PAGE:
Automotive Industry

The Hon. D.W. RIDGWAY (Leader of the Opposition) ( 14:19 :47 ): I seek leave to make a brief explanation before asking the Minister for—

The Hon. I.K. Hunter interjecting:

The Hon. D.W. RIDGWAY: Oh, come on! What's a few minutes between friends?

The Hon. I.K. Hunter: What? You don't like things done properly, David? Clearly not.

The Hon. D.W. RIDGWAY: Well, you ought to talk about things being done properly.

The Hon. J.M.A. Lensink: You're scared of question time.

The Hon. D.W. RIDGWAY: He is scared. 'Chicken Little', they call him. I seek leave to make a brief explanation before asking the Minister for Automotive Transformation a question about automotive transformation.

Leave granted.

The Hon. D.W. RIDGWAY: As part of the state government's Our Jobs Plan, it identified 33 direct suppliers to General Motors Holden and some 700 indirect suppliers that would be impacted by the pending exit of General Motors Holden by 2017. The state government, along with successive federal Labor and Liberal governments, has sought to assist these component suppliers in making adjustments post the GMH environment.

One program being funded and administered by the state government is the Automotive Supplier Diversification Program, which provides $11.65 million in funding to assist suppliers to diversify beyond the General Motors Holden supply chains. While we acknowledge the role played by everybody in supporting businesses and making this adjustment, I note the state government has invested a great deal of both taxpayers' money and energy in attacking the federal government over its support for this diversification process. My questions—

The Hon. G.E. Gago: Shame on you!

The Hon. D.W. RIDGWAY: —are not to you. My questions are to—

The Hon. G.E. Gago: Shame on you!

The PRESIDENT: Order! The honourable opposition leader has the floor. Order!

The Hon. D.W. RIDGWAY: Chuck her out! She should know better.

The PRESIDENT: Continue.

The Hon. D.W. RIDGWAY: My questions to the Minister for Automotive Transformation are:

1.Of the 33 direct suppliers and 700 indirect suppliers identified, how many has the state government engaged with and provided direct support to?

2.What leadership has the government shown in attracting private investment in this sector to benefit these businesses and their employees?

3.Will the government redirect the $1.6 million that is spent on political advertising campaigns towards providing a direct benefit to those who need it most?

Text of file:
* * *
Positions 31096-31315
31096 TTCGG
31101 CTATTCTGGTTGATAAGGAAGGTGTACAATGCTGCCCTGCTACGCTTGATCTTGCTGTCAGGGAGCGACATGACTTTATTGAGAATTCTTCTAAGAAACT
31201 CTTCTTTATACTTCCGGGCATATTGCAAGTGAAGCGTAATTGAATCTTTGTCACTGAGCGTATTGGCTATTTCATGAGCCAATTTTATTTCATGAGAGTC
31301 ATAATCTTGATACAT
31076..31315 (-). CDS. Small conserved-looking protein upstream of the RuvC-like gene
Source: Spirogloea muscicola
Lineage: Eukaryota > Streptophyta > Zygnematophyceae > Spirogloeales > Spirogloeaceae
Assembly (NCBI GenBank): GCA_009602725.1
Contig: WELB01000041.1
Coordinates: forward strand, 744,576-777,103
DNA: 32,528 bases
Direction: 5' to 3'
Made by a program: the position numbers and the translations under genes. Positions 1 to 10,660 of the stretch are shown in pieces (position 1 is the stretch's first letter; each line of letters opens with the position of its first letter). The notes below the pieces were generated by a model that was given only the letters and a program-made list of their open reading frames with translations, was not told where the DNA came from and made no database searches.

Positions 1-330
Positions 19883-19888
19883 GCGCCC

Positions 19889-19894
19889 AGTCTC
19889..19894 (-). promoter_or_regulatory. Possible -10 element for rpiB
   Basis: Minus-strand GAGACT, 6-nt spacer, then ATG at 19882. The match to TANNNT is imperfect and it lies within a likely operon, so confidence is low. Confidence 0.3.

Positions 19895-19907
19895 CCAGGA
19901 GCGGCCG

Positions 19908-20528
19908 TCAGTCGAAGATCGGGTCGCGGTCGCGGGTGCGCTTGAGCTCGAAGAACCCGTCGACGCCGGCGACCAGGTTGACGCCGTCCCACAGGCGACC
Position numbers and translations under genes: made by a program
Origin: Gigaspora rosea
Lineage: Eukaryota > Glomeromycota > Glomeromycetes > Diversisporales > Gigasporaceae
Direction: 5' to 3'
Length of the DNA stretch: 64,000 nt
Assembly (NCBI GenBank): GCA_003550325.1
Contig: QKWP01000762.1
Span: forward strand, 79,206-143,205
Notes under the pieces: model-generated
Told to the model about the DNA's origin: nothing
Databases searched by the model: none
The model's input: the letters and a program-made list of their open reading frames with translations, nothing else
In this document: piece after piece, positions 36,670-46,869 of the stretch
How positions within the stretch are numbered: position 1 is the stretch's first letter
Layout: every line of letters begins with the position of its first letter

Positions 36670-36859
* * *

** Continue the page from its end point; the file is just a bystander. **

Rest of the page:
Members interjecting:

The PRESIDENT: The honourable minister has the floor. Order! The honourable minister.

Members interjecting:

The PRESIDENT: Can the minister sit down? Sit down, please. Order! Totally unacceptable. I must say, it is more disconcerting when I get the rabble from the government side of the chamber. The honourable minister has the floor.

Members interjecting:

The PRESIDENT: Order! The honourable minister.

The Hon. K.J. MAHER (Minister for Manufacturing and Innovation, Minister for Automotive Transformation, Minister for Aboriginal Affairs and Reconciliation) ( 14:22 :27 ): I thank the honourable member for his question and interest in this matter. As the honourable member points out, there are great challenges facing the companies that have been engaged in the automotive sector. He specifically asks about tier 1 companies and he correctly points out that there are 33 tier 1 companies, that is, companies which supply things directly to Holden cars in South Australia. There are estimated to be some 700 tier 2 and 3 companies, and they range from supplying parts to go into the tier 1 companies to supplying other sorts of services that people in the automotive industry rely on.

I am advised that our automotive transformation task force has visited every single one of the tier 1 companies to understand what their business is, what they are looking to do immediately and what capacity they have to diversify post the closure of Holden. As the honourable member points out, there are programs the state government has put in place for our tier 1 and tier 2 and 3 companies to seek advice to put into place things that may help them diversify post the closure of Holden at the end of 2017.

Some companies have been successful and have been accessing some of the support the state government offers and, to a smaller relative extent, federal government contributions. Adelaide Tooling is one of those that I visited recently which, if my memory serves me correctly, with a state government grant to help diversify, is now making parts to support cabling in the mining industry. The government is very conscious of the effect this will have on industry, particularly in northern Adelaide, and will continue to work with companies to see how they can diversify and see what companies can continue on post the closure of Holden.

 

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